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Archaeology, Cultural Heritage, History, Culture, Museums & exhibitions, News

Celtic Princess discovered in Germany

From BBC News:

German experts are carefully taking apart a complete Celtic grave in the hope of finding out more about the Celts’ way of life, 2,600 years ago, in their Danube heartland.

It wasn’t the most glorious final journey for an aristocratic Celtic lady who, in life, clearly had a bit of style.

She died just over 2,600 years ago and rested in peace until a few months ago when her grave was dug up in its entirety – all 80 tonnes of it – and transported on the back of a truck through countless German towns.

In the grave, too, was a child, presumed to be hers. Their last inglorious journey ended in the back yard of the offices of the archaeological service of the state of Baden-Wuerttemberg.

When the truck arrived, the grave encased almost entirely in concrete, was unloaded and a tent constructed around it. The archaeologists decided that removal of the whole grave would allow them to use the most modern resources of analysis, from computers to X-rays. From the gantry above a pit, archaeologists leant down and scraped the earth from the bones and jewels speck-by-speck. What emerged was the lady, the child and their ornaments.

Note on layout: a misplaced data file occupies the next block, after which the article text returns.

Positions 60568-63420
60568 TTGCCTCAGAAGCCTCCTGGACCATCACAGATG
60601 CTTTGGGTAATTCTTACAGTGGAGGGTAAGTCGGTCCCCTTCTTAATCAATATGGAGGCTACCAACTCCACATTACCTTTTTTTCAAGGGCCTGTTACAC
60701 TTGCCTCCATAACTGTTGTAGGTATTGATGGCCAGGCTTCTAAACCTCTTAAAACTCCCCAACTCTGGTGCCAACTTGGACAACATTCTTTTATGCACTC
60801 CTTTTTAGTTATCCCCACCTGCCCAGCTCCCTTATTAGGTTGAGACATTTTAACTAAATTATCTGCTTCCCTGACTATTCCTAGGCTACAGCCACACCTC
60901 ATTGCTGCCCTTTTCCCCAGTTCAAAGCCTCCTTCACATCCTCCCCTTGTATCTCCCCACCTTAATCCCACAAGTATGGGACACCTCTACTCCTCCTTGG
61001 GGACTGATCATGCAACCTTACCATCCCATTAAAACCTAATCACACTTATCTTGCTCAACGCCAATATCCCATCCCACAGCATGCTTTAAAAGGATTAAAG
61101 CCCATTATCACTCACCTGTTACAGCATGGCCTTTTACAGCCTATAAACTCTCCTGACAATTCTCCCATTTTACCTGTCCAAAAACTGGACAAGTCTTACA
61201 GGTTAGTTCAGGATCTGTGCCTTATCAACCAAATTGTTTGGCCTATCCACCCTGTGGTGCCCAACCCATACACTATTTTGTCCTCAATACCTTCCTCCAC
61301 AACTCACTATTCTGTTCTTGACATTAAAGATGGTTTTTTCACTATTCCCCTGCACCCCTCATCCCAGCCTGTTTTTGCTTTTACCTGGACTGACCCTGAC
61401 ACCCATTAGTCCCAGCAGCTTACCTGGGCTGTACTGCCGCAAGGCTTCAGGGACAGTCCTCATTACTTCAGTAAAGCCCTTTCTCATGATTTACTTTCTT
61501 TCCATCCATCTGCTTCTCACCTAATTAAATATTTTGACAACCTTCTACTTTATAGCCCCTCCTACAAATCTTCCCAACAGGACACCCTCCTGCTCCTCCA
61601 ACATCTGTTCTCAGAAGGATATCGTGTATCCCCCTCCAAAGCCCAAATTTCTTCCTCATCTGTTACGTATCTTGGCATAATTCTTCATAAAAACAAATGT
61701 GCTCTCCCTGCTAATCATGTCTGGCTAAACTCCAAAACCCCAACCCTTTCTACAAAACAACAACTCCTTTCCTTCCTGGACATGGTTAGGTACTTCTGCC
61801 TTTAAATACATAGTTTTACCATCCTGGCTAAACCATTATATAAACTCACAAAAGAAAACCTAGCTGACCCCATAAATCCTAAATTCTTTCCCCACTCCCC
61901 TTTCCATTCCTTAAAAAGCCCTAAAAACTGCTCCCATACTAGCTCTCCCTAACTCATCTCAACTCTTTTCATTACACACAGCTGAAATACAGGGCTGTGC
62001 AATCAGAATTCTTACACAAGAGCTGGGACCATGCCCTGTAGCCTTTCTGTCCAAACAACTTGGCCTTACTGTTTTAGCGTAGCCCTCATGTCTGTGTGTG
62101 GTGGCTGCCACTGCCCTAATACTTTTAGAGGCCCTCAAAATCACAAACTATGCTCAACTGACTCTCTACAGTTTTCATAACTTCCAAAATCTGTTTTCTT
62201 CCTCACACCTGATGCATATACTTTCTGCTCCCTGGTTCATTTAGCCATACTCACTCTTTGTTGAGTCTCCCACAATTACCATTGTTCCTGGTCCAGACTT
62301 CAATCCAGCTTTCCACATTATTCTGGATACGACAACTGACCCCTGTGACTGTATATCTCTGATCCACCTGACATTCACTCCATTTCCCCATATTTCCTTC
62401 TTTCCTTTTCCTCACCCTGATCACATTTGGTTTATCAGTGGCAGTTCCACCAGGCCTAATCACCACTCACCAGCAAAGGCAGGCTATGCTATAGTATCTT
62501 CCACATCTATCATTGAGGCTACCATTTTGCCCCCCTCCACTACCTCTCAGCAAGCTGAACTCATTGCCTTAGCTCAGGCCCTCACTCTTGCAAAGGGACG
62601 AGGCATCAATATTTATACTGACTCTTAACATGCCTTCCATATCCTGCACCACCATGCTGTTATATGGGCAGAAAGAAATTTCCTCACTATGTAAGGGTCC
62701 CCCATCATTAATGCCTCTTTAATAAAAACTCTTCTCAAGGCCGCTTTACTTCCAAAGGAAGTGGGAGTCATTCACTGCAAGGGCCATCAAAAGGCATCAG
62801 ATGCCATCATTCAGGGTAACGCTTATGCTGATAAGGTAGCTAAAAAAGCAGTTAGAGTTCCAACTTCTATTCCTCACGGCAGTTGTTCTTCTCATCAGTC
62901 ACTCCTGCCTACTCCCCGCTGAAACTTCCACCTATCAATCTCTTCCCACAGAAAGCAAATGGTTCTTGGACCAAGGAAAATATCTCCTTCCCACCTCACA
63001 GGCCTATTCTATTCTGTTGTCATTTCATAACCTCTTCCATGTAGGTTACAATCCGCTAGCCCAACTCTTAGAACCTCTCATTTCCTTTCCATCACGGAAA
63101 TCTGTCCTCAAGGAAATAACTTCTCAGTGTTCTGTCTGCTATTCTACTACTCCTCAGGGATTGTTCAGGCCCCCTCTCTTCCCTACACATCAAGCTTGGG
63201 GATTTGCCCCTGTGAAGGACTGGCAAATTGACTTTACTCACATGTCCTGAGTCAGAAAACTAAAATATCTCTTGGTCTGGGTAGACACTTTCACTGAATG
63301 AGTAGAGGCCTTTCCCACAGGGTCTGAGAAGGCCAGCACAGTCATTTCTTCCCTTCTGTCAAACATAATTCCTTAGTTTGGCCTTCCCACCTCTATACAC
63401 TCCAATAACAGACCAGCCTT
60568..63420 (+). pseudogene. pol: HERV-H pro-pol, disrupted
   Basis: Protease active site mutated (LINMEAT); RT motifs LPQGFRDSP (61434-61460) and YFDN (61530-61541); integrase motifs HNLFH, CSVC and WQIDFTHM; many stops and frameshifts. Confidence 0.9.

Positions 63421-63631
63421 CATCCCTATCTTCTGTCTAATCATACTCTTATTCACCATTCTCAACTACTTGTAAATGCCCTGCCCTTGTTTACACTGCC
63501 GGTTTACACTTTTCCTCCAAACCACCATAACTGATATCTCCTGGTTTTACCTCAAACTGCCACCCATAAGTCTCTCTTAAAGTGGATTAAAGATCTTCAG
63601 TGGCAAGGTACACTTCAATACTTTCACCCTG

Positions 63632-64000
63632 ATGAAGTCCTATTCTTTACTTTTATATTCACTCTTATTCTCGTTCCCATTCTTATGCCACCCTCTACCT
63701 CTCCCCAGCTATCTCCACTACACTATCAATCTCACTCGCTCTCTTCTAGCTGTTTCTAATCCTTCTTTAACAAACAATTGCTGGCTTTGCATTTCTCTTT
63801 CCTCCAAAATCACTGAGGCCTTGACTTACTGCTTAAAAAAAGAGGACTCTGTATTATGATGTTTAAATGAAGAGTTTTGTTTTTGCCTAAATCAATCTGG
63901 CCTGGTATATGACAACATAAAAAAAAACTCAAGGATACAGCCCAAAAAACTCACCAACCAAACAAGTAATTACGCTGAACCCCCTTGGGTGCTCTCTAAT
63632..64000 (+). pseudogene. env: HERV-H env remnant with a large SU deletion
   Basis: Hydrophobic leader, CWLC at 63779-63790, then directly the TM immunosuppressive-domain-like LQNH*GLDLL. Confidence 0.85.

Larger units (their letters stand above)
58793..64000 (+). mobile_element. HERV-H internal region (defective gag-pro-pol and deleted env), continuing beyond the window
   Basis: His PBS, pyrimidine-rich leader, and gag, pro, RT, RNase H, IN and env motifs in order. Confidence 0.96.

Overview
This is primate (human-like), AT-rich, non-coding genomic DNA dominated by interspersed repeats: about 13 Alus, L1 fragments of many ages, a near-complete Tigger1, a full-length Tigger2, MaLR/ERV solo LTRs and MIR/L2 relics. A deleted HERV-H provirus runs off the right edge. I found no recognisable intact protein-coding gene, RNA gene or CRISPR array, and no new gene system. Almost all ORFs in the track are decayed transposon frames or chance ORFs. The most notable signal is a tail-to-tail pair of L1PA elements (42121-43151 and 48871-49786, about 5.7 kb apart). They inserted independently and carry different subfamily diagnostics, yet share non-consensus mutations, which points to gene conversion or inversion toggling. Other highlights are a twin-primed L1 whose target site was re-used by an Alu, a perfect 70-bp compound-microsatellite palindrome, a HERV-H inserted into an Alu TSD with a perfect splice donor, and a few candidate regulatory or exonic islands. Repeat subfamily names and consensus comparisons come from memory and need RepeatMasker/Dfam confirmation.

Because of the amount of gold and amber jewellery, they are assumed to be important, a princess and the young prince or princess. It indicates that the early Celts had an aristocratic hierarchy, which has been a matter of dispute among archaeologists.

“It is the oldest princely female grave yet from the Celtic world,” said Dr Dirk Krausse, who is in charge of the dig.

“It is the only example of an early Celtic princely grave with a wooden chamber.”

The archaeologists are excited because this grave was preserved by the water-sodden soil of the region so that the oak of the floor was intact, for example, and that puts an exact date on it. The oak trees were felled 2,620 years ago, so, assuming they were felled for the grave, our lady died in 609BC.

The grave had also not been robbed down those 26 centuries, unlike many others. This means that the jewellery is still there, particularly beautiful brooches of ornate Celtic design in gold and in amber. We usually think of the Celtic heartland as the western edges of Europe – Wales, Scotland and Ireland and Brittany in France.